Journey into the Present

As far back as I remember and even now, my attention is drawn to my thinking mind. There is a kind of captivation – an obsession so complete that there seems to be nothing else. I can figure things out, plan, understand, evaluate, categorize. There is a feeling of accomplishment and even safety in the thinking mind.

Then and now I am tempted to believe the utterances of this tormentor, the continual inner criticism that left no disposition, affect, or action without negative comment. The need to make all perfect took over where the critic left off. All was a mess of the incomplete and the inadequate. Nothing was ever enough. Of course not far behind was the conviction that more is always better. Do more, accomplish more, be better, and continually improve. All this capped by the belief that every negative event is a catastrophe. The trance of unworthiness reigned.

The result was always being on edge. Peace was nowhere to be found except in some passing pleasures like innocent diversions or chocolate or the haven of inventive rationalizations.

As a child growing up in a Catholic home there was an aura of spirituality always present – my mother at daily mass and religious icons ever present. In my early years, I tried to fit this version of spirituality into my thoughts and feelings with some success. But there grew alongside this conditioned religious attitude a broader appreciation of what it all meant.

At sixteen, my felt love for the divine drew me into training for the priesthood. For the ensuing ten years, the seminary education and training was intense and much of this was very satisfying to my rapacious thinking mind.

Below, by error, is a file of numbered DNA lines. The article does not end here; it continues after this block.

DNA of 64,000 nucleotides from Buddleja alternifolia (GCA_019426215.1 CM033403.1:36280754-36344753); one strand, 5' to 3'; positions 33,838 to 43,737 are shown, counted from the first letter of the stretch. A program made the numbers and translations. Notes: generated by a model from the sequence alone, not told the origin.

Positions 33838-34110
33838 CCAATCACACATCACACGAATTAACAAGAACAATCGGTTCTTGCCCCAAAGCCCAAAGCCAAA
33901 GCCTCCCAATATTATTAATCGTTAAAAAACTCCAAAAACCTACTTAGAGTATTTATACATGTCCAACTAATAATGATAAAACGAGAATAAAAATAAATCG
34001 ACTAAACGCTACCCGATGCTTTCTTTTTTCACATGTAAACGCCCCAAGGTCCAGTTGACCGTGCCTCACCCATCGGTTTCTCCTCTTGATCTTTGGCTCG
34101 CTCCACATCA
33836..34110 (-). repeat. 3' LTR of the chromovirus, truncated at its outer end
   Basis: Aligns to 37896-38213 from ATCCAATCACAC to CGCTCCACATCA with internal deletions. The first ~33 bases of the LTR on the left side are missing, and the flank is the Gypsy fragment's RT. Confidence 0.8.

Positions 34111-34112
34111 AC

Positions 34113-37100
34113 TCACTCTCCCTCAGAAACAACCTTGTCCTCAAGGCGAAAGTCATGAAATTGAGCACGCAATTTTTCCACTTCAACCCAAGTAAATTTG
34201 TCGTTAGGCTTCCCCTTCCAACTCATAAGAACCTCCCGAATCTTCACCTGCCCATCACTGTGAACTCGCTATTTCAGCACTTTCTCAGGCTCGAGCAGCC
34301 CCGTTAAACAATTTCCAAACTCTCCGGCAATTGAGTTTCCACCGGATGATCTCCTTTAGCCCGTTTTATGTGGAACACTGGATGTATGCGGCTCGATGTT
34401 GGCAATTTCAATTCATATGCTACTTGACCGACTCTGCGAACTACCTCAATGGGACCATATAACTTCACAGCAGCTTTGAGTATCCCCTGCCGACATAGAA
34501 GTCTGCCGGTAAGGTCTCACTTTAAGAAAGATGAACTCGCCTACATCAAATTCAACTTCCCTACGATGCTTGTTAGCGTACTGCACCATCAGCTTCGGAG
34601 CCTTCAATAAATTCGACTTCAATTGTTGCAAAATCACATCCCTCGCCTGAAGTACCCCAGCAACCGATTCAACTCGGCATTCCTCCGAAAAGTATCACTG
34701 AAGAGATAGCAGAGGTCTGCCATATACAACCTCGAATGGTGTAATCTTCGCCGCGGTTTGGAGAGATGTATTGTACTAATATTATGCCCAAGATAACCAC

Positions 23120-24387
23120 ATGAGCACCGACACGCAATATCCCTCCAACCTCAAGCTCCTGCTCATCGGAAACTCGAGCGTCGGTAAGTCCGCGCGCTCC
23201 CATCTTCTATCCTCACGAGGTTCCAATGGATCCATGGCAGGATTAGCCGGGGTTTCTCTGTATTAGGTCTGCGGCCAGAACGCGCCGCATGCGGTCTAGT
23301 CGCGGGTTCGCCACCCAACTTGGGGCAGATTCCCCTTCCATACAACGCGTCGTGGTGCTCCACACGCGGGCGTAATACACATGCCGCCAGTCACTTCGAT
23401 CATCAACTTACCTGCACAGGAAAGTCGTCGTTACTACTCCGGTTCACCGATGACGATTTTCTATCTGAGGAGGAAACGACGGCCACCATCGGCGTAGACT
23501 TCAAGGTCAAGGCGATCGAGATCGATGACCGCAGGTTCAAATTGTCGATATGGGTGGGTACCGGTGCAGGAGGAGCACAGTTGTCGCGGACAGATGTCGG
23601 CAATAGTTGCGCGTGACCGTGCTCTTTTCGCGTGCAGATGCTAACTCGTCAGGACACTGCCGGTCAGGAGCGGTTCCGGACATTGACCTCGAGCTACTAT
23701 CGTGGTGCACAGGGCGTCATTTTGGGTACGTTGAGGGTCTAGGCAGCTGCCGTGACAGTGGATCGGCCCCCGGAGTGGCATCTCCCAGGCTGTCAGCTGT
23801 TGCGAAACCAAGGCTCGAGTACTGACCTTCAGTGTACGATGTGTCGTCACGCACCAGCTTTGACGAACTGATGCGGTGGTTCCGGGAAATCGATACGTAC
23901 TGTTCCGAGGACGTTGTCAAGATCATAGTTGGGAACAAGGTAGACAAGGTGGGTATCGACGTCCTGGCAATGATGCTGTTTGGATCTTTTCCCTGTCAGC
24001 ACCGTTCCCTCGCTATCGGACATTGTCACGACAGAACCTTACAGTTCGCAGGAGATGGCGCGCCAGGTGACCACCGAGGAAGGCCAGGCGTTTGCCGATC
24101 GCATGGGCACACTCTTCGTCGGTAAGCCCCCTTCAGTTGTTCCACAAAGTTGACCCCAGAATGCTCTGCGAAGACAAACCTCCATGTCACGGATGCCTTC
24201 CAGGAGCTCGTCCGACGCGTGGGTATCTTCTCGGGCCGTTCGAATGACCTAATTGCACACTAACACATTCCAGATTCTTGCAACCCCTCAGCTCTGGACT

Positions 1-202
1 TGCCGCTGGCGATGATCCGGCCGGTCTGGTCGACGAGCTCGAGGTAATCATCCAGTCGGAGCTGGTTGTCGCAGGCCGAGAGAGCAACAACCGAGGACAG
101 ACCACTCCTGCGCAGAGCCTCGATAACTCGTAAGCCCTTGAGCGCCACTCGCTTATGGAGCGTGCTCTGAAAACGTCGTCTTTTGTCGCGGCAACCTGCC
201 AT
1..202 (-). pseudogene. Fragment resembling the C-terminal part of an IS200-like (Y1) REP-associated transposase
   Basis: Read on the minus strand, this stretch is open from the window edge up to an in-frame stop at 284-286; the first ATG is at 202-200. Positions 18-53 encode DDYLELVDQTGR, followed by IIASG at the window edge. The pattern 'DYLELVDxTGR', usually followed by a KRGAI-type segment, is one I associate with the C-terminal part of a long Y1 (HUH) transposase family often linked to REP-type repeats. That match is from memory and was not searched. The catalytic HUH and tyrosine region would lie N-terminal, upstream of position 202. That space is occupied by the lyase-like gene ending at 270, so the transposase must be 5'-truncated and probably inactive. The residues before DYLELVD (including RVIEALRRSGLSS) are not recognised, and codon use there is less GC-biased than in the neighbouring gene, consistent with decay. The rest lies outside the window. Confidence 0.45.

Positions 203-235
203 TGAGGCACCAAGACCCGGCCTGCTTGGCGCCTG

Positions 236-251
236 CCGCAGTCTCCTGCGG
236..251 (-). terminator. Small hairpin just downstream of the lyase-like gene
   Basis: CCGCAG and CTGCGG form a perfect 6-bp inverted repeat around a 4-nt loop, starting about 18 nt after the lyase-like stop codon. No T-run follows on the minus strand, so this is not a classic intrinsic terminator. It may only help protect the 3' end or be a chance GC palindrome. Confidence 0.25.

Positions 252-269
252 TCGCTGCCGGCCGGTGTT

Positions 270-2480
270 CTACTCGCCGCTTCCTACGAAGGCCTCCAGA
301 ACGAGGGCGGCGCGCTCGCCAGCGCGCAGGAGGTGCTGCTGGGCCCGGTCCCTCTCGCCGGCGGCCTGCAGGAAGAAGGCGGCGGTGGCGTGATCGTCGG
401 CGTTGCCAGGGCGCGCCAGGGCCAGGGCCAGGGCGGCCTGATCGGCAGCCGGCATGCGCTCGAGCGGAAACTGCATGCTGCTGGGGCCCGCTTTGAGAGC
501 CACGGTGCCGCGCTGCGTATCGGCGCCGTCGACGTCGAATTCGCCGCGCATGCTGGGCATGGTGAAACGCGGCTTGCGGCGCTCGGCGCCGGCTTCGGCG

During those years of seminary training for the priesthood there was a deeper part of myself being nourished by a yearning larger than the satisfactions of organized religion and the thinking mind. There grew an awareness of the Divine that is as big as the universe and beyond. Indeed, it can only be described as an experience of Presence and Being itself, a realization that this reality, known only by simile, metaphor, and analogy when rendered by the thinking mind, is my deepest knowledge.

After ordination, drawn by this larger vision, I worked for the better part of four years in the organized priesthood and then left for a more secularized lifestyle. All the while seeking to answer the questions, “What do I really want? What really matters? Who am I?”

My early sense of presence and being itself was somewhat of a guide, like the north-star at night. But I needed more specific guidance. At that time, the notion of soulfulness in everyday life was being popularized by Thomas Moore, in his book, Care Of The Soul. His treatment of this subject helped me open once again to the value of my own sense of spirituality.

This search led me to the western teachers of Dharma. They guided me on a path toward a life mindfully lived. There I came to recognize the beauty of my inner nature and the frailty and inadequacy of the thinking mind.